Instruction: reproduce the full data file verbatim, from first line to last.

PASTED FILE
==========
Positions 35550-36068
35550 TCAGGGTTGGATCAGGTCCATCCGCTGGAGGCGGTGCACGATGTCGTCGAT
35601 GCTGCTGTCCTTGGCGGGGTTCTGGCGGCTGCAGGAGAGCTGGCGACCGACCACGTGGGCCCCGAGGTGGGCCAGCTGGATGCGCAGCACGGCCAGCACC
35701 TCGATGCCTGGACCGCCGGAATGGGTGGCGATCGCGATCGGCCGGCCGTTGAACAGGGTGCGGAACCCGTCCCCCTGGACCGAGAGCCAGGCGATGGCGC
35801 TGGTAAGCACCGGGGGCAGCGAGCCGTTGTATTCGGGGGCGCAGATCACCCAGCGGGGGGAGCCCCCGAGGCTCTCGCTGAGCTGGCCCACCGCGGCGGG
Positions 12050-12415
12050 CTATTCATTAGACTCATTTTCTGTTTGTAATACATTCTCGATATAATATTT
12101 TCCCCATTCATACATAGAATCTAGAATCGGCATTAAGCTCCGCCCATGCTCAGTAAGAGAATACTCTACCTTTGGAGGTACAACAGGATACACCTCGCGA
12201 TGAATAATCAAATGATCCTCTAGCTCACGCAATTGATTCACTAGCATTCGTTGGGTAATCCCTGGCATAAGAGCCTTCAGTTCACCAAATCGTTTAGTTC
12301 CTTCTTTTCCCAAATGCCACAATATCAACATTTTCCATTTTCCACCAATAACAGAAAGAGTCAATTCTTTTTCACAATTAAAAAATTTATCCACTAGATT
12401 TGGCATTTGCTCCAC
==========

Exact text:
Positions 35550-36068
35550 TCAGGGTTGGATCAGGTCCATCCGCTGGAGGCGGTGCACGATGTCGTCGAT
35601 GCTGCTGTCCTTGGCGGGGTTCTGGCGGCTGCAGGAGAGCTGGCGACCGACCACGTGGGCCCCGAGGTGGGCCAGCTGGATGCGCAGCACGGCCAGCACC
35701 TCGATGCCTGGACCGCCGGAATGGGTGGCGATCGCGATCGGCCGGCCGTTGAACAGGGTGCGGAACCCGTCCCCCTGGACCGAGAGCCAGGCGATGGCGC
35801 TGGTAAGCACCGGGGGCAGCGAGCCGTTGTATTCGGGGGCGCAGATCACCCAGCGGGGGGAGCCCCCGAGGCTCTCGCTGAGCTGGCCCACCGCGGCGGG
Positions 12050-12415
12050 CTATTCATTAGACTCATTTTCTGTTTGTAATACATTCTCGATATAATATTT
12101 TCCCCATTCATACATAGAATCTAGAATCGGCATTAAGCTCCGCCCATGCTCAGTAAGAGAATACTCTACCTTTGGAGGTACAACAGGATACACCTCGCGA
12201 TGAATAATCAAATGATCCTCTAGCTCACGCAATTGATTCACTAGCATTCGTTGGGTAATCCCTGGCATAAGAGCCTTCAGTTCACCAAATCGTTTAGTTC
12301 CTTCTTTTCCCAAATGCCACAATATCAACATTTTCCATTTTCCACCAATAACAGAAAGAGTCAATTCTTTTTCACAATTAAAAAATTTATCCACTAGATT
12401 TGGCATTTGCTCCAC